I don’t make my bed every day. Many years ago I wrote about the fact that I often don’t make my bed in my weekly newspaper column. I was surprised how people responded. Some seemed shocked, others judgemental. They said things like…..”Why making the bed is the first thing I do in the morning.” “I practically make it before I get out of it.” “I would never leave the house without making my bed. I just couldn’t! “
I exempt my mother from all blame for my laid back attitude to bed making She taught me how to make my bed. It was a required chore. Perhaps as a teen I was less than diligent about it, but I was raised to believe in the virtue of a tidy bed.
It was my husband Dave who corrupted me. After we were married in 1973 I felt we should take turns making the bed. Dave,whose mother I suspect, had always made his bed for him, just laughed. “Go ahead and make the bed if you want to,” he said “but don’t expect me to do it. What’s the point? Why would you waste time making a bed when you’re just going to crawl back into it again in a few hours?”
For a few weeks I didn’t make the bed in protest. Surely Dave would take on the job if it was left undone. No way. He simply wouldn’t make the bed! The unmade bed didn’t bother him at all. Finally I decided, I too, would stop worrying about our unmade bed. So for most of the forty plus years we’ve been married I’ve only made the bed when I do laundry or when I know we have guests coming over. Perhaps this is a sign I still feel somewhat guilty about not making my bed.
Polls report that anywhere from 21% to 59% of North Americans don’t make their beds everyday. Marriage counselors report that arguing over which partner should make the bed is a frequent point of contention between couples. Apparently an efficient person can make the bed in about 90 seconds so it really isn’t time consuming.
My Work Room by Mary Cassatt
There are some people who believe a ‘made’ bed changes your life and makes you feel more organized and peaceful throughout the day. Zen and feng shui experts say if you don’t routinely make your bed you should try it for a week and you will become a completely different person. A room looks chaotic when the bed is unmade and you will sleep much more restfully if you get into a neatly made bed. Apparently if you persist and make your bed for 21 days it will have become a habit and you will do it almost automatically each morning.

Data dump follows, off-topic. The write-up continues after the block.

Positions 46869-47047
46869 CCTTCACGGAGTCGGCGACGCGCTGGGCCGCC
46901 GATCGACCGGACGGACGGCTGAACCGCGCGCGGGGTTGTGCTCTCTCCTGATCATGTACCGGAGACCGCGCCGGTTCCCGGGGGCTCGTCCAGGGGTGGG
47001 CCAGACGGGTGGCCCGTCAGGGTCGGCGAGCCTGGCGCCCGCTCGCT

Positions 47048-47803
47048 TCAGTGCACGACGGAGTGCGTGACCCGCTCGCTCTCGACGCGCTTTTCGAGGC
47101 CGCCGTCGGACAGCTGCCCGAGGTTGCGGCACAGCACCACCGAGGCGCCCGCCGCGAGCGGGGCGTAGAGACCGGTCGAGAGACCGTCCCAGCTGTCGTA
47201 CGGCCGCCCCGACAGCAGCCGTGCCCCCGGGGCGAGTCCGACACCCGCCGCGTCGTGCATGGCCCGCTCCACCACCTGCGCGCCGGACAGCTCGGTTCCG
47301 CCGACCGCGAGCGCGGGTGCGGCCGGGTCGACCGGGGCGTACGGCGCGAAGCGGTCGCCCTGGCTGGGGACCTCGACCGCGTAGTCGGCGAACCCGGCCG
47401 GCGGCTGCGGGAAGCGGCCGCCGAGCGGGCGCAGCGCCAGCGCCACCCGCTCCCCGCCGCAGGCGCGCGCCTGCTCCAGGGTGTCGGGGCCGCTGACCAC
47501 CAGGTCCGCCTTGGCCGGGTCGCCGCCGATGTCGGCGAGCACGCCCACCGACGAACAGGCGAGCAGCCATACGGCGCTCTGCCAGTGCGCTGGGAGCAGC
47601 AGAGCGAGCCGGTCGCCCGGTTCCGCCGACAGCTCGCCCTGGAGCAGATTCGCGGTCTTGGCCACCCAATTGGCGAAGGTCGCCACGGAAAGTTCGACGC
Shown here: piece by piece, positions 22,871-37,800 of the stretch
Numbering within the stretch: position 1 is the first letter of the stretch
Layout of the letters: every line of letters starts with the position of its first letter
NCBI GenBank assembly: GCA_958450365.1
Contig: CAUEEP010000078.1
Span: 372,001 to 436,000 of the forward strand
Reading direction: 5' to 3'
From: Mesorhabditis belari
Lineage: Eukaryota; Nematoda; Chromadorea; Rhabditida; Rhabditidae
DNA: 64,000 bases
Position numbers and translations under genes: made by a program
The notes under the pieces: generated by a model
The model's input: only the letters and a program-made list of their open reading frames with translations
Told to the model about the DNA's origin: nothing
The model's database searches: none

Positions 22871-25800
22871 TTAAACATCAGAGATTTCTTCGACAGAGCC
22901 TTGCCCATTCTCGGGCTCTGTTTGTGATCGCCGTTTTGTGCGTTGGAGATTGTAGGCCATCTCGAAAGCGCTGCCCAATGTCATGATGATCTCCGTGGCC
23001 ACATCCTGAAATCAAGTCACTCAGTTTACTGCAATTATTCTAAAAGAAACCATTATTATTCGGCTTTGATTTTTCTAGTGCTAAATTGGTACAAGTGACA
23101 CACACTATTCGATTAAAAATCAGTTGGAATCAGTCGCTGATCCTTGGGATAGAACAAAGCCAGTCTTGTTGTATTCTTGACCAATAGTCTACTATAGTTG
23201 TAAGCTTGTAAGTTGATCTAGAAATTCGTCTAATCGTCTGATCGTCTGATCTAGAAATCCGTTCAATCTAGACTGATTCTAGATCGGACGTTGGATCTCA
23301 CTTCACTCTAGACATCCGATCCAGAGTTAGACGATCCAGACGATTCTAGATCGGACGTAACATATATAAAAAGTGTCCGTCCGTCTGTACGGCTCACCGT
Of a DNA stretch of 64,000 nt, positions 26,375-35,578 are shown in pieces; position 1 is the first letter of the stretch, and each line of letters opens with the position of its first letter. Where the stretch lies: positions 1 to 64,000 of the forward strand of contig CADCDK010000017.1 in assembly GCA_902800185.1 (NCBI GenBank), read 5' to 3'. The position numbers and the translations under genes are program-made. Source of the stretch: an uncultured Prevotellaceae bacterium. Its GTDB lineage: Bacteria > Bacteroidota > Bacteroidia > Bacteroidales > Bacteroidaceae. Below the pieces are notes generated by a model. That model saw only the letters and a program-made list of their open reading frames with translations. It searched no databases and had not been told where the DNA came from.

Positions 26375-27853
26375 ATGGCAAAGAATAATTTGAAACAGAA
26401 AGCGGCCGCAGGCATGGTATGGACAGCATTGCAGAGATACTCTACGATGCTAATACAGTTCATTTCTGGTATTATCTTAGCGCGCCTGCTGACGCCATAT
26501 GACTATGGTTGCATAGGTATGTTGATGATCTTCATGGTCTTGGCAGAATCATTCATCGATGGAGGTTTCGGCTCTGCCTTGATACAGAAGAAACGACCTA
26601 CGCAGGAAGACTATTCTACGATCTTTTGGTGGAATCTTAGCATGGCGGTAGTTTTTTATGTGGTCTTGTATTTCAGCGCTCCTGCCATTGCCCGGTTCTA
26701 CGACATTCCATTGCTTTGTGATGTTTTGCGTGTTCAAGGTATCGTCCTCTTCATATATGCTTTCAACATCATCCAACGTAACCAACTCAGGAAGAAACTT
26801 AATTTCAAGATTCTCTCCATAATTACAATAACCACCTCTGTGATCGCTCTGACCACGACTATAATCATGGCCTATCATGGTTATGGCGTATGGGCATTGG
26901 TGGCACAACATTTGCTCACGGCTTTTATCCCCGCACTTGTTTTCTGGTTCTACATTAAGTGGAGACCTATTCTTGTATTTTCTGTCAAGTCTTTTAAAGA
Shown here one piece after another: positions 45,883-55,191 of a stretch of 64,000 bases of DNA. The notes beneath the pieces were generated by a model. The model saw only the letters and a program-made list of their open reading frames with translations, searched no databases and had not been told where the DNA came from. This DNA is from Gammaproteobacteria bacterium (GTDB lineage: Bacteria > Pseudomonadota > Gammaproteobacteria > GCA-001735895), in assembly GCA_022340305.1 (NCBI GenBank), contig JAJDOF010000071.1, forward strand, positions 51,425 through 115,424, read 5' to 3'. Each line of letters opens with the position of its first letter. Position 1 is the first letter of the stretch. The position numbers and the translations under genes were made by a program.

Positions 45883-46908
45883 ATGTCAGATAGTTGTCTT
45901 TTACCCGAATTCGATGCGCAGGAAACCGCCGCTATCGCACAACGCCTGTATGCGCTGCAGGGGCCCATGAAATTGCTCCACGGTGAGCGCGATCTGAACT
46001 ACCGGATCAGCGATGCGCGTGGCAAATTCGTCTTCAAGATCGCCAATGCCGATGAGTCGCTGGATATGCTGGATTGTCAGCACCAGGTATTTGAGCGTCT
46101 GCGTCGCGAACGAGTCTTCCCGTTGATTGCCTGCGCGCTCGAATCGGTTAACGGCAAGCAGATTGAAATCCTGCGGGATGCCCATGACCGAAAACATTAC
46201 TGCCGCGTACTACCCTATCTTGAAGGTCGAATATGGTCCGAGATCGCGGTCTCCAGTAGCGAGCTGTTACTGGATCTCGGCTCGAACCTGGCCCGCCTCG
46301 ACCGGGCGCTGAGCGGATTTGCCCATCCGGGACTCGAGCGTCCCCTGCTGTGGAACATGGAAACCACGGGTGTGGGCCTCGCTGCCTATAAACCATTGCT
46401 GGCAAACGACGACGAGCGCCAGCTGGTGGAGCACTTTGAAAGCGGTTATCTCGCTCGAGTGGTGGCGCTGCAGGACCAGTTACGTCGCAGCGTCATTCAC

The only words of wisdom I’ve ever heard about making the bed are “You’ve made your bed, now lie in it. ” The proverb’s message is clear. You have to accept responsibility for the choices you make. I guess I’ll just have to live with the consequences, whatever they may be, for my many years of delinquency when it comes to making my bed.
Housework in Costa Rica
Is It Good To Be Lazy
Oviloo and her adopted granddaughter Tye by photographer Jerry Riley.
Meet Oviloo Tunnillie one of the few female Inuit carvers to achieve international success. Her work will touch your heart and leave you wanting to know even more about the talented woman who created such exquisite art.
Not only is Oviloo a unique carver because of her gender, but also because she was so prolific and her pieces give the viewer such a remarkable window into her own personal life. Sadly Oviloo died in 2014 of cancer when she was only 65.
I a, particularly drawn to the pieces that tell of Oviloo’s childhood illness.
Oviloo in the Hospital
At the age of five, she was diagnosed with tuberculosis
This Has Touched My Life by Oviloo Tunnillie
and was taken away from her family and sent to a Manitoba hospital to recover. She was separated from her parents and siblings for nearly three years.
Nurse with Oviloo
Frightened and unable to speak English the little girl felt sad and lost.
Oviloo was a carver,
Oviloo the sculptor carrying a piece of stone
One of Oviloo’s carvings of her father
an armchair sports enthusiast,
Oviloo’s carving of an Olympic figure skater
a mother and grandmother,
Oviloo and her granddaughter holding a photo of themselves
Woman with long hair by Oviloo
and a citizen who witnessed first hand some of the pressing social problems in her home community.
Woman Passed Out by Oviloo
Falling in Love
Looking Cool the Inuit Way
The Globalization of Art from Japan to Cape Dorset
I photographed this thistle on a bike ride in Saskatoon last week.
Thistle by Louise Erdrich
Under ledge, under tar, under fill
under curved blue stone of doorsteps,
under the aggregate of lakebed rock,
under loss and under hard words,
under your heart,
it doesn’t matter. They can live forever.
The seeds of thistles
push from nowhere, forming a rose of spikes
that spreads all summer until it
stands in a glory of
needles, blossoms, blazing
purple clubs and fists.
Trilliums Food for the Soul
The Dawn Chorus
Once in a Blue Moon